Deploy Django App in 5 Easy Steps

By : Saket Bhushan

So you just bought a new VPS, have installed Ubuntu and want to deploy your django app, GREAT!! We shall get your app, up and running in 5 easy steps, using best(arguably) of tools available. The post is targeted to audience who are new to deployment arena, but assumes you are comfortable with developing basic django apps. We shall be using gunicorn as our server and nginx nginx as our reverse proxy and static hanlder. Here we go:

1. Login and OS Updation:

$ ssh root@{your_ip}

# apt-get update

# apt-get upgrade

# apt-get dist-upgrade

# dpkg-reconfigure tzdata #choose your time zone

2. Setup Users and Permissions:

# useradd agiliq

# mkdir /home/agiliq

# chown agiliq:agiliq /home/agiliq

# passwd agiliq  #choose a password

# chsh agiliq -s /bin/bash  #choose a shell

# visudo #lets give sudo access to the user agiliq

    root     ALL=(ALL) ALL 
    agiliq   ALL=(ALL) ALL

# su agiliq # switch from root to agiliq

3. Install necessary stuff and create a dev environment:

$ sudo apt-get install python-pip git mysql-client mysql-server

$ python-mysqldb nginx emacs(you might choose vim or stick to default vi/nano)

$ pip install virtualenv #please refer to documentation of virtualenv

$ virtualenv projhq # creates a project directory,

$ cd projhq

$ projhq source /bin/activate

(projhq)$ pip install django gunicorn

4. Deploy some code for test

you may clone this polls application for the sake of testing

    $ cd ~/projhq #your project directory
    (projhq)$ git clone git://github.com/bitaVersion/Hello-Django.git

5. Necessary Configurations

i) nginx
    $ cd /etc/nginx/sites-enabled/
    $ touch nginx.conf

and inside the file place the following snippet, make sure to change your servername, username and static files directory.

server {
        listen 80;
        server_name your server name;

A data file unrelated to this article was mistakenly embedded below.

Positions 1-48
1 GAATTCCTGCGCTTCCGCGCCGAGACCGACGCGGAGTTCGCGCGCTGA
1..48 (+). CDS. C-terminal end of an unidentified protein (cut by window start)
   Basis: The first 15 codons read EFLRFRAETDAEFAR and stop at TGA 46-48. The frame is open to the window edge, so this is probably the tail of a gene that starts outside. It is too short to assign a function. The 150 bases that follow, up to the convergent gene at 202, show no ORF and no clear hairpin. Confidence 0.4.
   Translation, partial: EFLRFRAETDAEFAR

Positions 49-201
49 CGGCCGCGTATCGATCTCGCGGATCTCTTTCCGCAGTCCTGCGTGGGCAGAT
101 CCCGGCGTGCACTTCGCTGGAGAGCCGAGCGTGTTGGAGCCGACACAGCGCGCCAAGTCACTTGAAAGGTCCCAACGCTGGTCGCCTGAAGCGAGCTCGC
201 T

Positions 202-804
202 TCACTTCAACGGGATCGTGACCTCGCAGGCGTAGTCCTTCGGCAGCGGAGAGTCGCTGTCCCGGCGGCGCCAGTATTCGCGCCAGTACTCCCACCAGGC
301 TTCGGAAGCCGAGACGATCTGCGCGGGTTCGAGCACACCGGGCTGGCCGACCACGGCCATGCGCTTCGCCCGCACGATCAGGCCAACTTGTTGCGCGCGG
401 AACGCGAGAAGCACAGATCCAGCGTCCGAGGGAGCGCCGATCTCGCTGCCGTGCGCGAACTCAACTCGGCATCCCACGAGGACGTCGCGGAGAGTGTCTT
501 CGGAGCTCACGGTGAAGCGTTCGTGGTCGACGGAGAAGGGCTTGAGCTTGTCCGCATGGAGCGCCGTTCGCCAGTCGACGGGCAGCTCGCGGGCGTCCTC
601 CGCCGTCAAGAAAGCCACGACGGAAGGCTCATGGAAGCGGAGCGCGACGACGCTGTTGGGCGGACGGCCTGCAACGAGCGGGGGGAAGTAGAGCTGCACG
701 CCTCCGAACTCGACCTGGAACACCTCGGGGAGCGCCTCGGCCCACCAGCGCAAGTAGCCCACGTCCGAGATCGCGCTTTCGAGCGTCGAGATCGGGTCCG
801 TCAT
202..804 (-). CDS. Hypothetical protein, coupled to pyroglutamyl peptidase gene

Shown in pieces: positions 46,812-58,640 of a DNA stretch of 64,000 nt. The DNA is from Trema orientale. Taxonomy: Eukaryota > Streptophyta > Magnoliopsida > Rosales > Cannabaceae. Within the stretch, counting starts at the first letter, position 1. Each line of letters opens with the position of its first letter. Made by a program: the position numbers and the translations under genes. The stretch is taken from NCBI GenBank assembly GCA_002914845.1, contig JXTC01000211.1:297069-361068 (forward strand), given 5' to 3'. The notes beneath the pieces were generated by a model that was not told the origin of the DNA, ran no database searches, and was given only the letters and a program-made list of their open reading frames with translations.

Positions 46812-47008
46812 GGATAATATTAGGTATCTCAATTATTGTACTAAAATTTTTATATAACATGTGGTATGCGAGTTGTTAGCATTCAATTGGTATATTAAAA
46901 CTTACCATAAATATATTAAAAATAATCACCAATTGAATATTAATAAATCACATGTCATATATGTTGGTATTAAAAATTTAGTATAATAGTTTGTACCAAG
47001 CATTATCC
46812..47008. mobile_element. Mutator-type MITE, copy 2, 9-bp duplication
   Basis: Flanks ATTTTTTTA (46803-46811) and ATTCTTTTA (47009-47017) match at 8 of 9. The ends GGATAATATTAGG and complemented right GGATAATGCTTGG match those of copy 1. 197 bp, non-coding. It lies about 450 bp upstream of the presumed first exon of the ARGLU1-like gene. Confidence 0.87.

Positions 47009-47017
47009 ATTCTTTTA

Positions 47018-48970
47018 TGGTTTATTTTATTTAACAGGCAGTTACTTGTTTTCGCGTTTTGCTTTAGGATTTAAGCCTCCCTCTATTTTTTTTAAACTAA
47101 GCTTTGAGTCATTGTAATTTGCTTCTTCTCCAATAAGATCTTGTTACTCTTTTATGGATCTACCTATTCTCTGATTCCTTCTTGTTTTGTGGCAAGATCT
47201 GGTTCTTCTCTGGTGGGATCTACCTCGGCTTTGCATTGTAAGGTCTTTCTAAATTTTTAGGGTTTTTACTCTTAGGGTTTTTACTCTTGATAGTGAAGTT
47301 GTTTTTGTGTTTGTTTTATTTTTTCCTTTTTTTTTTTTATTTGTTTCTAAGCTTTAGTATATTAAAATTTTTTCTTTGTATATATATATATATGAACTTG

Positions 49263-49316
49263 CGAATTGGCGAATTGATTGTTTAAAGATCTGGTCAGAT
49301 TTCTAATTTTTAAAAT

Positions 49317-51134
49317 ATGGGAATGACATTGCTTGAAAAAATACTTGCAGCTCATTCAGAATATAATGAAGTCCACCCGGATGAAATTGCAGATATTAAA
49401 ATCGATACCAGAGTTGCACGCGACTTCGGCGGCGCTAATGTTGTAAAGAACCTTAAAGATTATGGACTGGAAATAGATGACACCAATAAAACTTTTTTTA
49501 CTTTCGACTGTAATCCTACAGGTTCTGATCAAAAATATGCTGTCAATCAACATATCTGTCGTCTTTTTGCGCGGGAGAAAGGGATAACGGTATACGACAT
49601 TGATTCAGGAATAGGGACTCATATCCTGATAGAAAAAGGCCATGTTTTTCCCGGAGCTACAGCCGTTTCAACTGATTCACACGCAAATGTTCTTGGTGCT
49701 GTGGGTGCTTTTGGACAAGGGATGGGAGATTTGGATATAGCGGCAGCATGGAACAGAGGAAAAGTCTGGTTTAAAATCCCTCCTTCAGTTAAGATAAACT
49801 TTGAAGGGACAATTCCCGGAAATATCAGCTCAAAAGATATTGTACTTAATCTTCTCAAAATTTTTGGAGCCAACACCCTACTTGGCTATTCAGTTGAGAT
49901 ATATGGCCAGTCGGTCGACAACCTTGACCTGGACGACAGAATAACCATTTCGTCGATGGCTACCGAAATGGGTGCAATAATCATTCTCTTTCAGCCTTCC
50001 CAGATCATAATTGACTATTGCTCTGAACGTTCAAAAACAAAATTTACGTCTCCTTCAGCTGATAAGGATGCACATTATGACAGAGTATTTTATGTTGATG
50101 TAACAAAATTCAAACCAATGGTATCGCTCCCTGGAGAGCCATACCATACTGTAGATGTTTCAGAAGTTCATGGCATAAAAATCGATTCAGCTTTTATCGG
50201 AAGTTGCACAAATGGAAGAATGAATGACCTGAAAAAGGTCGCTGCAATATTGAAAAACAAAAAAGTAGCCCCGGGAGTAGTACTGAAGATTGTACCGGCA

access_log /home/username/access.log;
        error_log /home/username/error.log;
        location /static {
            root /home/path_to_proj_directory_containing static_files;
        }

        location / {
            proxy_pass http://127.0.0.1:8000;
        }
}
ii)gunicorn configuration

cd into project directory/app touch gunicorn_cfg.py place the following snippet:

bind = "127.0.0.1:8000"
logfile = "/var/log/gunicorn.log"
workers = 3
pid = projhq/pid/gunicorn.pid
iii)server restart script

make a directory called scripts parallel to project root and place the following snippet in some file(i name start.sh):

PROJDIR="/path/to/proj/" #directory which contains settings.py
PIDFILE="$PROJDIR/pid/gunicorn.pid" #create a directory called pid inside projdir
cd $PROJDIR
source /path/to/bin/activate
if [ -f $PIDFILE ]; then
    kill `cat -- $PIDFILE`
    rm -f -- $PIDFILE
fi
gunicorn_django -c path_to_gunicorn_file/gunicorn_cfg.py

Few checks if you have missed them:

create mysql db:
   create a database with the name matching your settings.py
Start nginx:
  sudo service nginx restart
Start server:
go to scripts directory: 
chmod +x start.sh(only for the first time)
bash start.sh

The above post was a general introduction of how you can begin using lightweight yet scalable tools, in the next post we shall be talking about tools as fabric, supervisor and Monit, which makes things far easier and more secure. Experienced admins can point out flaws in the approach and suggest improvements.


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Comments

saket 23rd Feb., 2012

@lamby: agreed, but that does not take nginx into acct.

commmenttor
Dennis

"ii)gunicorn configuration
[...]
pid = projhq/pid/gunicorn.pid"

"projhq/pid/gunicorn.pid" has to be encapsulated with quotes.

commmenttor
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